Many aspects of highly desirable cities are not quantifiable. They are intangible. They cannot be measured on standard “quality of life indexes.” Being cool is intangible, but you better be sure that it counts and if your city, or investment is not trying to be cool, be aware, it will not compete in this century. We are too mobile, too global, and with too many available options competing for our work and our roots.
Not long ago, the architecture and planning community contended that flashy, multidimensional cultural buildings were the drivers of cultural vibrancy and neighborhood development with subsequent investment in the public realm. This is still the case in many developing countries, and may still play a positive role (if it ever did in our developing country). Unfortunately, it is still the prevailing mentality in Central and Eastern Europe. Proper planning is shifting toward a focus on public space, walkability, autonomous vehicles, increased public transit options like car and bike share or other sharing economy features as a means of activating and sharing the city.
In a 2013 study directed by the Architectural League of New York, Success Looks Different Now: Design and Cultural Vitality in Lower Manhattan, author Raymond Gastil (2013) contends that iconic public space is the main driver of vitality in Manhattan and cities that can build dramatic civic space are the new “it” cities. “Well-designed, heavily used public space is already both symbol and embodiment of New York’s cultural vibrancy,” argues Gastil (2013: Recommendations and Conclusions). The focus on public space investment in cities like New York, Seoul, Pittsburgh, Paris, Barcelona and London have paid huge dividends as those cities continue to climb competitiveness rankings and their productivity increases as a young workforce flocks to the cities.
Globally respected theorists and critics such as Michael Sorkin and Michael Kimmelman, both who have spoken at reSITE, have also criticized city and developer focus on the merit of individual buildings in our cityscape.
Both Sorkin and Kimmelman claim that we should refocus our attention on civic and public sites. In the end, people come to cities to make their lives better – to improve their quality of life. “They want to eat, meet, and make love so we should focus on the places where those connections happen—in streets and squares” says the British world renown architect, Richard Rogers. The point is that if we want to improve the quality of life in our cities, our focus should be on the spaces in between the buildings.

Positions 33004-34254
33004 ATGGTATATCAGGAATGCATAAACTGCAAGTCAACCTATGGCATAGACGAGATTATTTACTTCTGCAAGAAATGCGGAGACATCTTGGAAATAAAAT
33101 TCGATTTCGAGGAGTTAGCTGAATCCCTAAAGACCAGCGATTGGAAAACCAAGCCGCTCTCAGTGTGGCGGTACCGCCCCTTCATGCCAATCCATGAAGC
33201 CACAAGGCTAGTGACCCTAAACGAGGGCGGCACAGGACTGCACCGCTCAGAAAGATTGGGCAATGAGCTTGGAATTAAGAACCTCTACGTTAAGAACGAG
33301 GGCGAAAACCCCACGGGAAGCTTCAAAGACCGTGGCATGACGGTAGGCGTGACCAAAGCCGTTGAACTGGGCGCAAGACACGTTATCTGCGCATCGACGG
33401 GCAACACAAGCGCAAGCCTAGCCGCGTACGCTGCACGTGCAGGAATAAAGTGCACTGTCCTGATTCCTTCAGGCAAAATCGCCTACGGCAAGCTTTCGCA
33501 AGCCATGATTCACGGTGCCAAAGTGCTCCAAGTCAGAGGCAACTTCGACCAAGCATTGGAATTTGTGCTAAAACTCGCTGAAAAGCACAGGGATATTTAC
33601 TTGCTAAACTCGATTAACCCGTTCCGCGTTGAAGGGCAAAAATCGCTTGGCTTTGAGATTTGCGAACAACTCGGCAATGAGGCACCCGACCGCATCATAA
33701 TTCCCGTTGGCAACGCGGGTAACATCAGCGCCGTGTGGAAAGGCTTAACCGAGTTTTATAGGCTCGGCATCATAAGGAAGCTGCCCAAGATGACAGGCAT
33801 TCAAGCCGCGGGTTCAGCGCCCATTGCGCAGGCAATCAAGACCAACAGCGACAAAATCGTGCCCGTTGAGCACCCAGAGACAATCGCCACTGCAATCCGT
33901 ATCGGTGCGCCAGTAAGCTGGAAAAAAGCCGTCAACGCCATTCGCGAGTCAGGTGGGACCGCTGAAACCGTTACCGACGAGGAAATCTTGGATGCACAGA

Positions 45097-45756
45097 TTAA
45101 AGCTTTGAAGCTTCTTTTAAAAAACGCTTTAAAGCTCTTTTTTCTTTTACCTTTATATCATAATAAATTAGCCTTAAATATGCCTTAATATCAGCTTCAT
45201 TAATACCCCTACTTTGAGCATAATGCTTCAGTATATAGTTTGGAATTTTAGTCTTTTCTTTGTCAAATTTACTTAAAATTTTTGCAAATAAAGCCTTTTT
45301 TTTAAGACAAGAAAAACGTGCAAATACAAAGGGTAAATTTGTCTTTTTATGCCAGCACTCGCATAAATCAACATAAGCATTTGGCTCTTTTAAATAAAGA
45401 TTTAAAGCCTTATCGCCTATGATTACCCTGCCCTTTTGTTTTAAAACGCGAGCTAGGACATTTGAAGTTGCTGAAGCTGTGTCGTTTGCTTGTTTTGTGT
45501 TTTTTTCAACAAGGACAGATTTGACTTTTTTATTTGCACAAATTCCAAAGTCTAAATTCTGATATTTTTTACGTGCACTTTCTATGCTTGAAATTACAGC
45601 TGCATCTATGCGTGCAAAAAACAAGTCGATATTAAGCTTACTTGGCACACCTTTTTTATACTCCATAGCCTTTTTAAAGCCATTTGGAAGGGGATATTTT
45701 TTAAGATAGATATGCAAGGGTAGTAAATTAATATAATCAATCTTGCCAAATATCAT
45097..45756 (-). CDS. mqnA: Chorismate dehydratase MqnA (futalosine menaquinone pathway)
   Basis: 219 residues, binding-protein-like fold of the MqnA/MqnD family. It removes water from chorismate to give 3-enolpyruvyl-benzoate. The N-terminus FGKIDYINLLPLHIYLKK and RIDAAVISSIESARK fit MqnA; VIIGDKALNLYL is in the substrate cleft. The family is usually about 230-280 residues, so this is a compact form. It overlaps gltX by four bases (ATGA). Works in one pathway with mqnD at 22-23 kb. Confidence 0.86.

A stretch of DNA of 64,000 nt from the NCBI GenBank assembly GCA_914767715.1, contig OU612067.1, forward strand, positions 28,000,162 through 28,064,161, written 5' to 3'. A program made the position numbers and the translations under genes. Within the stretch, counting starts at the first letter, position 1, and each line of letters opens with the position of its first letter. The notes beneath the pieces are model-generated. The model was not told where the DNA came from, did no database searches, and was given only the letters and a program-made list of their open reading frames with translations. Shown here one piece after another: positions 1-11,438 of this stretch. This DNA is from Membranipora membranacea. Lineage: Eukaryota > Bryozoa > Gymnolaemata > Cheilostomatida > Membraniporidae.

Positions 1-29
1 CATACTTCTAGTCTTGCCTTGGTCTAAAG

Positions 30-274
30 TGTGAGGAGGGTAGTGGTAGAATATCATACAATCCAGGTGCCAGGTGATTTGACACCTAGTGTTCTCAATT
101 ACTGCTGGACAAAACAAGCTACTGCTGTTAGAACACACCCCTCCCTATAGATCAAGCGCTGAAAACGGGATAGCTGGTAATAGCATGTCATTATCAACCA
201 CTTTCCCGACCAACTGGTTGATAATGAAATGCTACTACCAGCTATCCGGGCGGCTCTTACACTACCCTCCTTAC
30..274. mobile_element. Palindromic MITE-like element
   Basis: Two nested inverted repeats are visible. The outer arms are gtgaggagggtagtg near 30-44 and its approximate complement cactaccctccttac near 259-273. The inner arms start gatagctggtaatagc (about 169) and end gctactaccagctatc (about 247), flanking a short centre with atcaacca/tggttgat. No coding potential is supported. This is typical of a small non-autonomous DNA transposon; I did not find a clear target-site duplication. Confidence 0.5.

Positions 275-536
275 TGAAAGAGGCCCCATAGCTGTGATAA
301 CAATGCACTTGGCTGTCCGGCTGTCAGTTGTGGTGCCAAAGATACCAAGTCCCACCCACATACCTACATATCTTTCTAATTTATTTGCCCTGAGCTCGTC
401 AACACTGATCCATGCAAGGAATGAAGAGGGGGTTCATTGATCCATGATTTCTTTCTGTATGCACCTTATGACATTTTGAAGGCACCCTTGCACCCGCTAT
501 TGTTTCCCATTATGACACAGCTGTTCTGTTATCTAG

To the delight of landscape architects and urbanists, attention has turned to public space and urban landscape as the savior of livability in the modern city. The construction of iconic public space is now the symbol of a cool city, as Pittsburgh (US) city planner Gastil contends. Rightfully, buildings have become secondary in the discussion of city making because it is the space between that creates serendipity, connection, and innovation. If we set the urban stage to help facilitate these special urban, yet intangible moments, we will enrich urban developments because the magic in cities are in public space where chance encounters and surprise are interlinked to enhance our experience of living in the city.
Martin Joseph Barry, ASLA, MLA, Fulbright / Prague, Czech Republic
Martin Barry is a landscape architect, and the Founder and Chairman of reSITE, Prague-based NGO on more livable cities. On June 16-17 reSITE hosted in Prague the fifth-annual conference and festival reSITE 2016: Cities in Migration about sustainable urban development. This year, 49 international experts from 20 countries presented and discussed architecture and urban migration – the design and planning that has been successful in attracting new and diverse residents to global cities. In 2016, Martin was awarded ASLA “Community Service Award”.
About Martin Barry
Dostupné bydlení a bytová politika je vůbec největší zátěž, s níž se potýkají radnice všech velikostí ze všech koutů světa. Jak na to, bude řešit 50 světových špiček na 7. ročníku mezinárodní konference reSITE ACCOMMODATE 14. a 15. června v pražském Foru Karlín.
Four takes on the fourth, invisible dimension that changes the way we experience architecture with Kjetil Trædal Thorsen. RESONATE: Talking Sound & Space is a short film series from a conference on architecture, art and sound. It took place on 12 February 2018 at MAAT Museum, Lisbon, Portugal in collaboration with Meyer Sound.
Four takes on the fourth, invisible dimension that changes the way we experience architecture, starting with Elizabeth Diller. RESONATE: Talking Sound & Space is a short film series from a conference on architecture, art and sound. It took place on 12 February 2018 at MAAT Museum, Lisbon, Portugal in collaboration with Meyer Sound.
Kimmelman talks about his current research, writing and thoughts about sustainability and the urban condition in Prague.
Keynote lecture by Janette Sadik-Khan, former Commissioner of the Department of Transportation, The City of New York, at reSITE 2012 conference.